Under the third step of a property settlement, the Court has the power to make adjustments in favour of a party after considering and weighing up various factors that are mentioned under sub section 75(2). None of those factors are more important than the other and each of them must be considered and weighed having regard to the particular circumstances of each case.
The problem is that the Court has a wide discretion and there is no black and white answer as to how each different case should be treated.
One of the most common problems that we come across as practitioners working in the field, is the disparity in income earning and capacity to earn an income in the future. In my view, this is often the fact that can be undervalued in some cases by the Court and on other occasions, given far too much weight.
It is suggested that the length of the marriage, together with the circumstance and roles that each party took within that marriage are vitally important factors and are two of the more important factors in determining adjustments for earning capacity.
Let us look at some simple examples:
In Marriage No 1, the husband comes in with $5M in assets and the wife with nothing. After three years the husband has the same asset base and is in his late 60s and is close to retirement. He earns a high income. The wife is in her 50s and has only worked on and off sporadically for the last ten years and earns about $25,000.00 per annum. During this short marriage, the wife gave up work and travelled the world with the husband and enjoyed a high lifestyle.
In Marriage No. 2, let us assume that the parties were married at a young age (in their 20s), and both completed professional qualifications. They decided to have a family at a young age and the wife agreed to give up work and subsequently she gave birth and raised five children of the marriage over the next 20 years. The husband pursued his professional career and some 30 years later the parties separate. The husband has a high income earning capacity and he is at the prime of his career. The wife, has been working part-time in her chosen field, but due to her age and lack of previous experience, is only able to earn approximately $30,000.00 per annum.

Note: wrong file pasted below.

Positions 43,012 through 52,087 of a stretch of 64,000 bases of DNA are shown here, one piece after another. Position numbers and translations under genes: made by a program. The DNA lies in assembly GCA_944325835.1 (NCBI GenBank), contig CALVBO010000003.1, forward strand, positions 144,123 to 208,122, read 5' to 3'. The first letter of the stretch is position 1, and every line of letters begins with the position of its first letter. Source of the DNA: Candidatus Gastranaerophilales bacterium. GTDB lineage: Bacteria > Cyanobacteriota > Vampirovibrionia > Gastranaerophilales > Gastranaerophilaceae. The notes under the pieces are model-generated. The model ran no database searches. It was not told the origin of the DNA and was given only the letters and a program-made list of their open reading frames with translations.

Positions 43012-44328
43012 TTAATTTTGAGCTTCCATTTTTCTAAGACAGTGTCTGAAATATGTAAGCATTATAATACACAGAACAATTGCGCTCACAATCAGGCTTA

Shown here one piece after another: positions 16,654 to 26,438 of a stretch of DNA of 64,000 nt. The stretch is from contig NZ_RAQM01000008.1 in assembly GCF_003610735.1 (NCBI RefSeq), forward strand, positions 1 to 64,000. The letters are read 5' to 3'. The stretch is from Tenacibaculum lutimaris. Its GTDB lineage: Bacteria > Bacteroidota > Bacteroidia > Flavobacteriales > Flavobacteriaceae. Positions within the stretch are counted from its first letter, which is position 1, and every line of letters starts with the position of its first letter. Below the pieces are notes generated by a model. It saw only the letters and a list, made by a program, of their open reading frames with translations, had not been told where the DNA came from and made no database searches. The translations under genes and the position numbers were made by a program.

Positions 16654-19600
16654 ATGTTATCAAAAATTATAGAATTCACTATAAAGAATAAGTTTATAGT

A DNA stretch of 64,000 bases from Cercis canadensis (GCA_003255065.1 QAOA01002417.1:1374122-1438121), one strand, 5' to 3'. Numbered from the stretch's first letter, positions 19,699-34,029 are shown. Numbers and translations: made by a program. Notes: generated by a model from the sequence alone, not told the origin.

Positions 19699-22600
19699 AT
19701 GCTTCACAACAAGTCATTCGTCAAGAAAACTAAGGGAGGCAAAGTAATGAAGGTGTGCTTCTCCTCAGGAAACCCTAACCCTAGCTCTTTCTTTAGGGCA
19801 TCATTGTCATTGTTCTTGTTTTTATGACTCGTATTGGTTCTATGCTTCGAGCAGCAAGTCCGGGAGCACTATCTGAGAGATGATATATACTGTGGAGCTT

It is clear, in Marriage No. 2 – that the impact of the decisions that were undertaken in that marriage, has had a profound effect, not only on the current income earning, but also on the capacity to earn income for the future for wife no. 2. She has effectively, over a long period of time during the relationship, given up the potential to earn substantial income. Not only has she given up the potential, but she has given up the capacity that exists with the husband at the date of separation. The capacity to earn income is made up of all of the skills, contacts, experience and other factors that have gone into someone’s working life. In these cases, there should be a substantial adjustment to the party who has given up a working career and has limited capacity to earn income in the future.
Often, such adjustments are restrained because of the size of the asset pool, or because of the notion that the party who has the substantial capacity has no “security” of employment because of changing industry conditions etc.
However, in other cases, such as in Marriage No. 1, we see often that adjustments are made, because even in a short marriage a party comes out with a lack of any earning capacity. However, there is a stark difference between Marriage No. 1 and Marriage No. 2. In the first marriage, the wife certainly had little or limited working capacity in any event when she married her husband. The length of the marriage and the assumptions and decisions during that marriage, had no impact upon her earning capacity for the future. The husband had experience well before he even met his wife. It is in these type of cases, it is suggested that the adjustments should be minor compared to cases such as Marriage No.2.
The above is an obvious example of differences that arise, but highlights the complexity that surrounds the making of or not making adjustments under this third step for property settlement matters.
Each case is different, but in my opinion more emphasis needs to be placed by our Courts on adjustments in favour of parties who have given up an earning capacity during a long marriage.